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How racing draft-legal races can make you a better long distance triathlete

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Many successful long distance triathletes, such as Jan Frodeno and Daniela Ryf, have an ITU background. The skills they learned during their ITU careers helped them become better long distance triathletes. Whether you are currently racing local draft-legal triathlons and want to race longer races or are currently racing long distance triathlon and want to add some draft-legal races to your schedule, here are some advantages to racing in these fast and technical races.

Become a better swimmer

The swim plays such an important role in draft-legal races that being a good swimmer is crucial. This is why ITU triathletes swim a lot more than long distance triathletes. Most swim almost every day and sometimes twice a day. This huge swimming volume and speed work will definitely translate into fast swim times in half and full distance races. This is really important if you want to be amongst the leaders at the start of the bike.

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Get used to chaotic swims

Swim starts in draft-legal races are chaotic and you can get punched in the face, people will grab your feet and you’ll swallow lots of water. Even though most swim starts in long distance events are less intense, some swim starts can be really stressful and turbulent. However, if you are used to draft-legal triathlons, you will be used to it.


Learn to have quick transitions

When you watch a long distance triathlon at the elite level it’s easy to see who raced ITU triathlons before and who did not, just by looking at their transition. ITU triathletes are used to fast and efficient transitions and practice their mount and dismount often in training. Even though in a long distance triathlon, these few seconds won’t have a huge impact on the final result, you can overtake a competitor in the transition and they will have to make an extra effort to overtake you on the bike or the run.

Get used to starting out fast on the bike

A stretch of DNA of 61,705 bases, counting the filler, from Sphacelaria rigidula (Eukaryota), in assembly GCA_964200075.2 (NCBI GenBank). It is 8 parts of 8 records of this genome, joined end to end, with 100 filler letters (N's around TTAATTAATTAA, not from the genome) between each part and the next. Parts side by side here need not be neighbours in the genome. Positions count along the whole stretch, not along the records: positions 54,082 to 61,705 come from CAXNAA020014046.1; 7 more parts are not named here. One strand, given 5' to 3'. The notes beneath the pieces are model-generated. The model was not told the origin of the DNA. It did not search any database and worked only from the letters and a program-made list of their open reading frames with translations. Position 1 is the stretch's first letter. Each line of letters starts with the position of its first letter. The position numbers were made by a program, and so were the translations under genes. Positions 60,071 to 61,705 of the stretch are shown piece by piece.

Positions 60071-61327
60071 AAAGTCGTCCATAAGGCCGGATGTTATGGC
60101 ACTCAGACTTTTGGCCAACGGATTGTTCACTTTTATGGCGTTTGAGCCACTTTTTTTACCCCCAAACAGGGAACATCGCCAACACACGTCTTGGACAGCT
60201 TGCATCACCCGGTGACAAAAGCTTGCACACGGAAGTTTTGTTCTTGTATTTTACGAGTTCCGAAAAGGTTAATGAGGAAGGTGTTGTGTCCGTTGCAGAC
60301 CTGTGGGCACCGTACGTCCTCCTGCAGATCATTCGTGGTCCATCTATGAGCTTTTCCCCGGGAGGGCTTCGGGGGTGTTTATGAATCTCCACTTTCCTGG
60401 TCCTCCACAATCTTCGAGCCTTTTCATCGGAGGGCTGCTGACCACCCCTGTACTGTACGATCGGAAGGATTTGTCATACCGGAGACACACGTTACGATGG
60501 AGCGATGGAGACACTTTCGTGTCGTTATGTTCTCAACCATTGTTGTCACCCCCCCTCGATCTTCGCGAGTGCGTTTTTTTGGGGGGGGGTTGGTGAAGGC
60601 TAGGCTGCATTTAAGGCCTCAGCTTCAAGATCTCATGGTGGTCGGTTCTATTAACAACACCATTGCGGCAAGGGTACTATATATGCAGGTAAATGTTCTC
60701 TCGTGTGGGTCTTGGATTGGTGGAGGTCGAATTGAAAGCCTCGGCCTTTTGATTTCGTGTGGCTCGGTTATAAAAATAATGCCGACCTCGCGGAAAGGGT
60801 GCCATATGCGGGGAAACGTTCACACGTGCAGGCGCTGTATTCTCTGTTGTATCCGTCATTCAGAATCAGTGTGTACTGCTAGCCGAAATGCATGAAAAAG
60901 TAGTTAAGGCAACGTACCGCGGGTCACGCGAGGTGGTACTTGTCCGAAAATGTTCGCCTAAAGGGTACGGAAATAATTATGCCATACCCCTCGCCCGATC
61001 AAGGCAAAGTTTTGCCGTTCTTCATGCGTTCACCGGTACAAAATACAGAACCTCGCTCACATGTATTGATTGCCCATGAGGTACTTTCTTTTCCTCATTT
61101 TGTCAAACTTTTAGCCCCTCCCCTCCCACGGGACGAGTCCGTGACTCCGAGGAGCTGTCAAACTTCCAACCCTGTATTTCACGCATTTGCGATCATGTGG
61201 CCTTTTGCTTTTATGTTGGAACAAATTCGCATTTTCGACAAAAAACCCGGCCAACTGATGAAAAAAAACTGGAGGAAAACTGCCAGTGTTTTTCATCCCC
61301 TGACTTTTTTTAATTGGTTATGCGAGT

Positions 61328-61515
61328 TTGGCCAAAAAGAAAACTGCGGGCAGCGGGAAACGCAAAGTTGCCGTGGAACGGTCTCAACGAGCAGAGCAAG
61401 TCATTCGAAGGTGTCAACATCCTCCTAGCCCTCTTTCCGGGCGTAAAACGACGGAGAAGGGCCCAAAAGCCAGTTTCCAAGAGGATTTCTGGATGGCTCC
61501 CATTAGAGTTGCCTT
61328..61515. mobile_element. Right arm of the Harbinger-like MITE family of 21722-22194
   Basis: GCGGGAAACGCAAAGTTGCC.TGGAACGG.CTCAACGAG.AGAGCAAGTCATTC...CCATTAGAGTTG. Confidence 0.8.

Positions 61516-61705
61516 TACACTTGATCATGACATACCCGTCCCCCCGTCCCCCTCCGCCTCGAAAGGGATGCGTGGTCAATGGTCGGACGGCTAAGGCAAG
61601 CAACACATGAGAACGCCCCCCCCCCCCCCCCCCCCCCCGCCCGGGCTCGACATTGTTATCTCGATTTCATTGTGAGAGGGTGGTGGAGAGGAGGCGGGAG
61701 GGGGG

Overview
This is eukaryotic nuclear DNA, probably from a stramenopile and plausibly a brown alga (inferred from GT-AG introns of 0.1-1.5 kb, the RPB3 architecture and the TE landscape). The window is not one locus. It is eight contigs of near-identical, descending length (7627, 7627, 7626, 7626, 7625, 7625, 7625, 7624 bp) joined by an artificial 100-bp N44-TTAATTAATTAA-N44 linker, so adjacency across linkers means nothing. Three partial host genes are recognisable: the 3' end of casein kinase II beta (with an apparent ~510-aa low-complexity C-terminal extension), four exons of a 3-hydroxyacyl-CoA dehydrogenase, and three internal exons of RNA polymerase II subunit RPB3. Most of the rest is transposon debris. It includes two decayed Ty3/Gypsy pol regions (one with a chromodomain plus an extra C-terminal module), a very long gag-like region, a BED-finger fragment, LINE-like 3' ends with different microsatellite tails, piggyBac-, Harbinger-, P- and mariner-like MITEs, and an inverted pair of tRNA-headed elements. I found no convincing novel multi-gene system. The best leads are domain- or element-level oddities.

During an ITU race, the first seconds and minutes after T1 are crucial. You need to put on your shoes quickly and push big watts until you are “comfortably” in a pack. This is also important during long distance races because even though drafting is illegal there are still advantages to being in a pack. So starting fast is necessary if you want to be part of a group.

Improve your technical skills

Even though some bike courses are not technical at all and riding on a trainer all the day could be enough to get a fast bike split, some long distance races, especially in Europe, have lots of long technical downhills that require skills and confidence. These skills can be acquired by riding fast in a pack in draft legal races. Indeed, to be able to keep up with an ITU pack on the bike you need to know how to corner, do 180 degrees turn arounds and descend fast.


Get some run speed

To be successful in ITU races you must run fast and do lots of speed work. A lot of the times a big pack starts the run together, so being a fast runner is critical to be successful in draft-legal races. Even if you are racing long distances, this speed work will pay off and will help you run faster overall.

Always finish strong

ITU races are fast and strong and often end in sprint finishes no matter if you’re sprinting for the first place or the last. In long distance triathlons, sprints are much rarer but can sometimes happen and if you’re not used to going all out for the last few metres there’s a good chance you’ll lose the sprint. However, if you’ve raced draft-legal races and are used to all-out sprints at the end, you’ll have both a physical and psychological advantage if you are running side by side with a competitor at the end of a half or full distance, especially if contention for a world championship slot!